The marketplace gives consumers access to more than 300 products created using a 3-D printer.
The irrigation supplies retailer douses its product-return rate with product photos.
It all started with a box about the size of a mini-fridge, some basic software and an off-the-shelf Canon digital camera. Those three items and a $3,000 check helped boost sales 34%, and decrease returns from 1.9% of all sales to .6% at SprinklerWarehouse.com , says Steve Okelberry president and CEO.
The retailer had been having a difficult time finding images that showed exact details of the thousands of irrigation supply products it offers. Okelberry, who launched the company out of his garage in 1996, had been using images from manufacturers, but said those weren’t cutting it—and often were misleading shoppers.
For example, a manufacturer might use the same image for an indoor and outdoor version of a sprinkler head. And so if a shopper ordered the indoor version of the sprinkler, she wouldn’t get a hood that was shown in the picture. Or, a manufacturer might provide only images of sprinklers with a screw-in valve even though some of its products still had valves that needed to be glued in.
“Customers would call and say, I thought this came with a hood, and we would have to explain,” Okelberry says. The lack of accurate, detailed images was leading to returns. About 3.4% of SprinklerWarehouse.com’s sales by dollar value were eventually returned during the 12-month period from July 1, 2008, to June 30, 2009.
But by last summer SprinklerWarehouse.com had discovered a tool that could help solve its dilemma. A system from vendor Ortery Technologies enabled the retailer to create 360-degree Flash sequences in minutes, says Molly Reed, senior web developer for the retailer. And that has helped boost sales and page views, and decrease returns.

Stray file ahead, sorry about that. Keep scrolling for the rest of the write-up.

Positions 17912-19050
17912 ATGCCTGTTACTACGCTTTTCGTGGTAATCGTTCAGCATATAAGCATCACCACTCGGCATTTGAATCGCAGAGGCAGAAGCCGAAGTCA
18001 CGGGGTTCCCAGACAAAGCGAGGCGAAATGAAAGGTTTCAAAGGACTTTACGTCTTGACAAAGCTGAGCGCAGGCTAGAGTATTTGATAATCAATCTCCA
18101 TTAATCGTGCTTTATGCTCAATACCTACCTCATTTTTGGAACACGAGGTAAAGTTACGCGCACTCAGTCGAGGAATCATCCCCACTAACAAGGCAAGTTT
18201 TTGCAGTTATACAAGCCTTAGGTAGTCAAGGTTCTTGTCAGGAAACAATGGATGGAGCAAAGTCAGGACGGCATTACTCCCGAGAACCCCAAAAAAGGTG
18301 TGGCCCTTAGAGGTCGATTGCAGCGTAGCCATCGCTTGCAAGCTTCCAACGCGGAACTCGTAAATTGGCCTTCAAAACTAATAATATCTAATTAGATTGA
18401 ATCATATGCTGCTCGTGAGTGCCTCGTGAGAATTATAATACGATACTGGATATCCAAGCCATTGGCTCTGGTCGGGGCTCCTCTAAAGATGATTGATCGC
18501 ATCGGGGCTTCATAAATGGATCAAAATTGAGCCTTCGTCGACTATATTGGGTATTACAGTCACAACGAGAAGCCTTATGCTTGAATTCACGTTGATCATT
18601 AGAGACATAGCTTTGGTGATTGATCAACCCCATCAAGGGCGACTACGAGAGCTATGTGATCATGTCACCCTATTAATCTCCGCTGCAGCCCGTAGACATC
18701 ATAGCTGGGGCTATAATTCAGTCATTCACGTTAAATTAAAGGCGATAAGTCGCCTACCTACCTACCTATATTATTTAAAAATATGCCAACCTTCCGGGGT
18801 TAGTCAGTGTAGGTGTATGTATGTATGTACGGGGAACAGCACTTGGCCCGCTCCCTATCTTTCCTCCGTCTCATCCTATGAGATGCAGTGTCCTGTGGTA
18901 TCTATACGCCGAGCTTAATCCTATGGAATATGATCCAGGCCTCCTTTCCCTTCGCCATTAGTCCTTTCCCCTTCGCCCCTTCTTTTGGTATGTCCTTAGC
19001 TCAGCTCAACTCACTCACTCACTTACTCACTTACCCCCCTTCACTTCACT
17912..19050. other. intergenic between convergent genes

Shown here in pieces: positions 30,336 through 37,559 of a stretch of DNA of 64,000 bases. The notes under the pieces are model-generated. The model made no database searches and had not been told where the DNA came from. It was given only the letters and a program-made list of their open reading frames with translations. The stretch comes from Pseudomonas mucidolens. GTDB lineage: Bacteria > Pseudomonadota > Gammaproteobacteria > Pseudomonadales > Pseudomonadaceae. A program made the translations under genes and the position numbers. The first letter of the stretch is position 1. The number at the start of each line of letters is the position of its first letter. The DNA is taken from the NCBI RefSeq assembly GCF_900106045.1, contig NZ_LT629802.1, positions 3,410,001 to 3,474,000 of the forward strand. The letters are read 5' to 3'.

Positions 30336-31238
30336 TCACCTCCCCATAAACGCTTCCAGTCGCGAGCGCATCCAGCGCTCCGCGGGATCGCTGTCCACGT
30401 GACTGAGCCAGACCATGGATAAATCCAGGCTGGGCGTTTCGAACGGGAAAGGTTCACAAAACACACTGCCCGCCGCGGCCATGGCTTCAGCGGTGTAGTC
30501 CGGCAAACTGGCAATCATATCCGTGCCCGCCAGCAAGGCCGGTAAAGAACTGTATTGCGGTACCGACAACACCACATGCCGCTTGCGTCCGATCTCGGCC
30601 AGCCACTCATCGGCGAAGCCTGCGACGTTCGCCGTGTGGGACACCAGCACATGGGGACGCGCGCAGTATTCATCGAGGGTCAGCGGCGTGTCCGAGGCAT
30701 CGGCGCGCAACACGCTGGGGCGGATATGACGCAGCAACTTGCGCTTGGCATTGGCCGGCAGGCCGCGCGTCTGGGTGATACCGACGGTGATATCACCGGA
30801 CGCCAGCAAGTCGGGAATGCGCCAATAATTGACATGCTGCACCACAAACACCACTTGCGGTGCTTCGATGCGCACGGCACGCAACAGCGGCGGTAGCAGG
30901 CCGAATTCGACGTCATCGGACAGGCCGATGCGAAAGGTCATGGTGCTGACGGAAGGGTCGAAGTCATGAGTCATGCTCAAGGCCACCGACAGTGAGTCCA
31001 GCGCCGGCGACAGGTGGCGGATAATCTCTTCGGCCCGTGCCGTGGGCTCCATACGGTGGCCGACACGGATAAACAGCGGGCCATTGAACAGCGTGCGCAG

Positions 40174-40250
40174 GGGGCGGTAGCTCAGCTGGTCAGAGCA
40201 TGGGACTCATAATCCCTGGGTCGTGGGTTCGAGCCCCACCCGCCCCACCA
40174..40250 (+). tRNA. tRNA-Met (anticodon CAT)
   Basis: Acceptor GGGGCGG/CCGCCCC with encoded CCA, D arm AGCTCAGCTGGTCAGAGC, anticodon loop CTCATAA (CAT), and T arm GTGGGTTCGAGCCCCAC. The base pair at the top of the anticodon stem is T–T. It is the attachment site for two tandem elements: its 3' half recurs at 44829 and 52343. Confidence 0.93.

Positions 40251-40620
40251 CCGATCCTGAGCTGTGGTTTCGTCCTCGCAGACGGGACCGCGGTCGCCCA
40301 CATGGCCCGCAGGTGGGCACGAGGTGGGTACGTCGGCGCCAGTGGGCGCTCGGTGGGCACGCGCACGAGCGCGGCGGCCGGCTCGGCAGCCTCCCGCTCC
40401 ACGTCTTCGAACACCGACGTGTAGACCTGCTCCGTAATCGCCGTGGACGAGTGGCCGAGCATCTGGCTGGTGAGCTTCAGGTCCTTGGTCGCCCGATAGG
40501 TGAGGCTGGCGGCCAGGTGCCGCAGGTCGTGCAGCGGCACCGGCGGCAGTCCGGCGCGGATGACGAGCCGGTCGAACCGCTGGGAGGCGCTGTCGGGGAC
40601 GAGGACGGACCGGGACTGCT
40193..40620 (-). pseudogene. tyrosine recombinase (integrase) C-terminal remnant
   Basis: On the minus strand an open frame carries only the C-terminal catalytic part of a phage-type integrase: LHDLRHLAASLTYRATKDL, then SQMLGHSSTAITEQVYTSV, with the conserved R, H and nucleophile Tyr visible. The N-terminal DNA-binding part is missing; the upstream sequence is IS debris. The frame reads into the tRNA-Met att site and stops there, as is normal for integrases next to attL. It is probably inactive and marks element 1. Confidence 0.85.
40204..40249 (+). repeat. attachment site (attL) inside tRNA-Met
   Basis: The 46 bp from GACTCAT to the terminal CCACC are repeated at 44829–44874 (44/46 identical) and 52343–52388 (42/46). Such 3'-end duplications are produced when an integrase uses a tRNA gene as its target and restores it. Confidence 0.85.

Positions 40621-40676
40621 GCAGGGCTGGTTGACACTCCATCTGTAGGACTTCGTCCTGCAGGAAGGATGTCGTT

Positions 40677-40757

To take the pictures, Reed first installed basic photography software onto her computer, then hooked a compatible camera up to her computer with a USB cable. The software enables her to photograph products on a turntable in the mini-fridge-sized box via her computer. Using the software, Reed can zoom and edit photos to her liking. When finished, she uploads still product photos to her e-commerce platform from Volusion Inc., and integrates the 360-degree Flash files into HTML coding on product pages.
Reed takes, on average, four still product photos and 16 photos for the rotating Flash sequences. The process is simple and shooting a product takes just two to three minutes, she says. So far, SprinklerWarehouse has added rotating sequences for nearly 1,000 products to its site. Its goal is to soon have them for every item.
Okelberry says there’s no question the 360-degree sequences were worth the $3,000 for the system plus the cost of the camera. In addition to sales growing 34% year over year the dollar value of returns dropped from 3.4% to 1.2%.
Page views also have increased significantly. SprinklerWarehouse took random products and compared page views for the same before-and-after time period and found page views increased as much as 84%. Page views for one product grew from 9,678 to 17,352; views for another increased from 39,945 to 73,517.
“Wow, what an increase in customers' interest in products with 360 images,” Okelberry says. “Most of all I can’t believe how inexpensive the technology is. So many companies find out how valuable their products or services are, and then they make it so you can’t afford them. That’s not the case here.”